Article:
Daily Dose: Holland breaking out?

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Derek Holland entered Sunday at 4-7 with a 5.60 ERA in 82 innings, but hurled a complete-game shutout against the Angels, striking out eight with just one walk and three hits. Holland also had a near-complete game against the Mariners last week, striking out 10, walking one, and allowing two hits in 8.2 innings of one-run ball, so the 22-year-old southpaw may be on the verge of a sustained breakout.
According to Baseball America he was Texas’ second-best prospect behind only Neftali Feliz coming into the season and Holland has a strong 77/30 K/BB ratio in 91 innings. His biggest problem has been serving up 14 homers and keeping the ball in the ballpark could be a career-long struggle in Texas, but he induces quite a few grounders, misses plenty of bats with mid-90s heat, and has ace upside.
While the Rangers break in extremely promising young pitching during a pennant race, here are some other notes from around baseball …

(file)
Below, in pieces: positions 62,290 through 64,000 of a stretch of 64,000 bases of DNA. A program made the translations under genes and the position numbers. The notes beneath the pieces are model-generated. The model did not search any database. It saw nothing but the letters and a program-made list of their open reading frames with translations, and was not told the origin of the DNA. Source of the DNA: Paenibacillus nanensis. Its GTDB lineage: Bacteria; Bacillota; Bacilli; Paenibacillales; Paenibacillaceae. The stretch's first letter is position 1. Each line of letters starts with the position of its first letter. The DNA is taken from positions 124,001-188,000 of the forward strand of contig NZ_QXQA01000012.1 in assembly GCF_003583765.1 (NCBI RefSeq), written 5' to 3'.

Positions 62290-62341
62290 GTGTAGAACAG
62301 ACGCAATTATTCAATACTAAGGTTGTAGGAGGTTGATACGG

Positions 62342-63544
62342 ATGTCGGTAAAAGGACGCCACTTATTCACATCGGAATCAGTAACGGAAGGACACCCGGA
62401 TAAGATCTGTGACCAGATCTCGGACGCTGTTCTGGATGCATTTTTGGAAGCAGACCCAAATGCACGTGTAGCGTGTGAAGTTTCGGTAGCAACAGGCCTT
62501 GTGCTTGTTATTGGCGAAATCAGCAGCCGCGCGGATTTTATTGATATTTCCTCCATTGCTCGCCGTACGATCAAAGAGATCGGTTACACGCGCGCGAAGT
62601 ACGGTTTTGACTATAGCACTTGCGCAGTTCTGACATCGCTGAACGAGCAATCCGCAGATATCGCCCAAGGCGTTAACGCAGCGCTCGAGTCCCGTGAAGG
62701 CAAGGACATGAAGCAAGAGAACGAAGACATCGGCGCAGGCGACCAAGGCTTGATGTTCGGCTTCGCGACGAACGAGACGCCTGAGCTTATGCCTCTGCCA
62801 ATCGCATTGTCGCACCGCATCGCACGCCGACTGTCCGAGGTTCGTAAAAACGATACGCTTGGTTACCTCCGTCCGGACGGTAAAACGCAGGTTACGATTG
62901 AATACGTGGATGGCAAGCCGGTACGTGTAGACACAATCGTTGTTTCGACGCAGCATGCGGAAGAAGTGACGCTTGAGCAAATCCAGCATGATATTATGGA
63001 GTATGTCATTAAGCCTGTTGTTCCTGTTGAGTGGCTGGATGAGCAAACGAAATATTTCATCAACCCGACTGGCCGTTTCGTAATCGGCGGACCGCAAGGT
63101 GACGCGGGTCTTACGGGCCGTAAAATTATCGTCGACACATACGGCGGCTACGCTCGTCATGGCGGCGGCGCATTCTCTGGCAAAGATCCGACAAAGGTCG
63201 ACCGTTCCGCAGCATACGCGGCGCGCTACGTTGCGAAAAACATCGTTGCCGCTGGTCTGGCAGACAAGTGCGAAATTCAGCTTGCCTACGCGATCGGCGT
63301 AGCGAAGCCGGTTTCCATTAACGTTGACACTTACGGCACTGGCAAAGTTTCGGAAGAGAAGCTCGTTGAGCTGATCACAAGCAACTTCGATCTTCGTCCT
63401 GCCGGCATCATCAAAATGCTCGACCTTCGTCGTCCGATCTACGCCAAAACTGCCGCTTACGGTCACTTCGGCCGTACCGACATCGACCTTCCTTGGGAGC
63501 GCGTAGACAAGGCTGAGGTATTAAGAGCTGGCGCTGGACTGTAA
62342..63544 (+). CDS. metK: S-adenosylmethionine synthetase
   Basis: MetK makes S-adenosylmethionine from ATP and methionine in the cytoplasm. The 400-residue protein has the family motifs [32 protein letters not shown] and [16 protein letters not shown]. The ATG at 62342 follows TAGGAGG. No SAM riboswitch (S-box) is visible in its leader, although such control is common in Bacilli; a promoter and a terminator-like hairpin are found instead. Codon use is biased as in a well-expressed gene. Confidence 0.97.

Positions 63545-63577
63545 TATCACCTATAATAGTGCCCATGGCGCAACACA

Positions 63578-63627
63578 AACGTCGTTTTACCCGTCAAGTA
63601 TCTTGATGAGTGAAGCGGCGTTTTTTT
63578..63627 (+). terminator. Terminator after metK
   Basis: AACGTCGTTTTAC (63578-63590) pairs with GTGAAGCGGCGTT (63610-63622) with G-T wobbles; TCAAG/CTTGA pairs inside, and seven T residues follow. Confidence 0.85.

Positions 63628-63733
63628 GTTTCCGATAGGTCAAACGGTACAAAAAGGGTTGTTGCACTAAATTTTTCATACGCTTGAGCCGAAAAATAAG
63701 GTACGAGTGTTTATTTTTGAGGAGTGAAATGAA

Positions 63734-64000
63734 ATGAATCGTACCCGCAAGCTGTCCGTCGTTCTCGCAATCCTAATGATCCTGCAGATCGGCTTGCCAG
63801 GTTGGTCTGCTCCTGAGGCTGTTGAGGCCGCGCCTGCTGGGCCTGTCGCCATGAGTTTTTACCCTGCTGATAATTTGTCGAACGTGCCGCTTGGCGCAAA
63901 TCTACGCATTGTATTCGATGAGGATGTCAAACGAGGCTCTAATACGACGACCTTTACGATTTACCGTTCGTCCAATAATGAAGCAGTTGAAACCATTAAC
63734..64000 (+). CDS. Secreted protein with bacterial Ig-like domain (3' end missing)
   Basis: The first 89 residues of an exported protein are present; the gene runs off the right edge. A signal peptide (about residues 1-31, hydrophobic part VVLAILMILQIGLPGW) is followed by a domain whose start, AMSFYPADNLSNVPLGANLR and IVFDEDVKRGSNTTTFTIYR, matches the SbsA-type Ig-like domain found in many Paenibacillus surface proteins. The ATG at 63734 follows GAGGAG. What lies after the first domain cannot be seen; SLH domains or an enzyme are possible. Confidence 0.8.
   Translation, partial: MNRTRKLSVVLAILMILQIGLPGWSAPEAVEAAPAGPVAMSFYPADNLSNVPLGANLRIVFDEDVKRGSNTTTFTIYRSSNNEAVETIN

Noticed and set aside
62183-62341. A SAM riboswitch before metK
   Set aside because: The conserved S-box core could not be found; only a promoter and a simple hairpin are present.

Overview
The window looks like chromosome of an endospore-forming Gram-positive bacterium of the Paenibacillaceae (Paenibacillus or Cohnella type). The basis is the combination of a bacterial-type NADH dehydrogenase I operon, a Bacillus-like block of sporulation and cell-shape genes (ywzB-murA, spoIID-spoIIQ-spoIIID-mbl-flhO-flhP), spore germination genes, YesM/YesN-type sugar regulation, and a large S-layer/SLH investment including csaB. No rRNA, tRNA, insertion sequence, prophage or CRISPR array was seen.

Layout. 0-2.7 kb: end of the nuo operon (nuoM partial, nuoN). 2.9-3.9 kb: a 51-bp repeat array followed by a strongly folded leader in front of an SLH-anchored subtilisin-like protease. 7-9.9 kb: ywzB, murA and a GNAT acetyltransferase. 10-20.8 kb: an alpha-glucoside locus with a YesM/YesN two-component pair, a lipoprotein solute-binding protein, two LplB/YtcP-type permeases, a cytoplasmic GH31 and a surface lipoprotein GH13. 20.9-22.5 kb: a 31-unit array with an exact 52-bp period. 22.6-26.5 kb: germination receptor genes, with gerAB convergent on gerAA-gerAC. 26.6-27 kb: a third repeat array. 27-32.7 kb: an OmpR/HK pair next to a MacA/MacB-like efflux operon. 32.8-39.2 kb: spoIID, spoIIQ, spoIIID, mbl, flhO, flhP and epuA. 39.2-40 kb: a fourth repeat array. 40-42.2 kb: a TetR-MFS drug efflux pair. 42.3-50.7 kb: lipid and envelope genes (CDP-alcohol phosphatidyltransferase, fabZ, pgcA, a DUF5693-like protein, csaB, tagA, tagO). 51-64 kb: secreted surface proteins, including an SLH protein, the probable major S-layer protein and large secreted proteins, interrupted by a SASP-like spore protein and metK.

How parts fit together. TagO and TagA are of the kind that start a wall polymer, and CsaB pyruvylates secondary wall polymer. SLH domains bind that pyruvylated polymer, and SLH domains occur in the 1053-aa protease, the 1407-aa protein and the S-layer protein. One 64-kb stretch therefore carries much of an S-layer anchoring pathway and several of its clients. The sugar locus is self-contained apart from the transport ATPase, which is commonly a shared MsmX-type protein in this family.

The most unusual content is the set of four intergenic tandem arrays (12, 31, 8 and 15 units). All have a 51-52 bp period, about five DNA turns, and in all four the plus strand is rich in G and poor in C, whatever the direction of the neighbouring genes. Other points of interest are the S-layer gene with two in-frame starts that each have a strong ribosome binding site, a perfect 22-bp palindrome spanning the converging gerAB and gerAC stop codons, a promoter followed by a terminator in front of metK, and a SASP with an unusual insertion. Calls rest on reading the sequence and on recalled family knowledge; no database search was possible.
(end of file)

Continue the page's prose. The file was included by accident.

* Not only was Matt Palmer demoted to the bullpen last month despite going 8-1 in a dozen starts, he’s being passed over in favor of 22-year-old prospect Trevor Bell with the Angels needing a fill-in starter Wednesday versus the Rays. Palmer was nowhere near as good as his record suggests and has posted a putrid 55/42 K/BB ratio in 91.2 innings overall, but it’s still surprising to see Bell get the nod.
Bell is certainly a quality prospect and the former first-round pick has a 2.70 ERA in 22 starts between Double-A and Triple-A this season, but 87 strikeouts in 140 innings and a modest ground-ball rate make him highly unlikely to have that kind of success in the majors. He could have some AL-only value if he sticks around, but Tampa Bay is a very tough first assignment and his upside is limited.
* Junichi Tazawa’s big-league debut involved coming into a 0-0 game in the 14th inning and serving up a walk-off homer to Alex Rodriguez at Yankee Stadium, so replacing John Smoltz in the rotation Tuesday should be a relative piece of cake. Detroit is a favorable first matchup, because the Tigers rank 10th in the league in OPS against right-handers, but Tazawa isn’t a viable mixed-league option yet.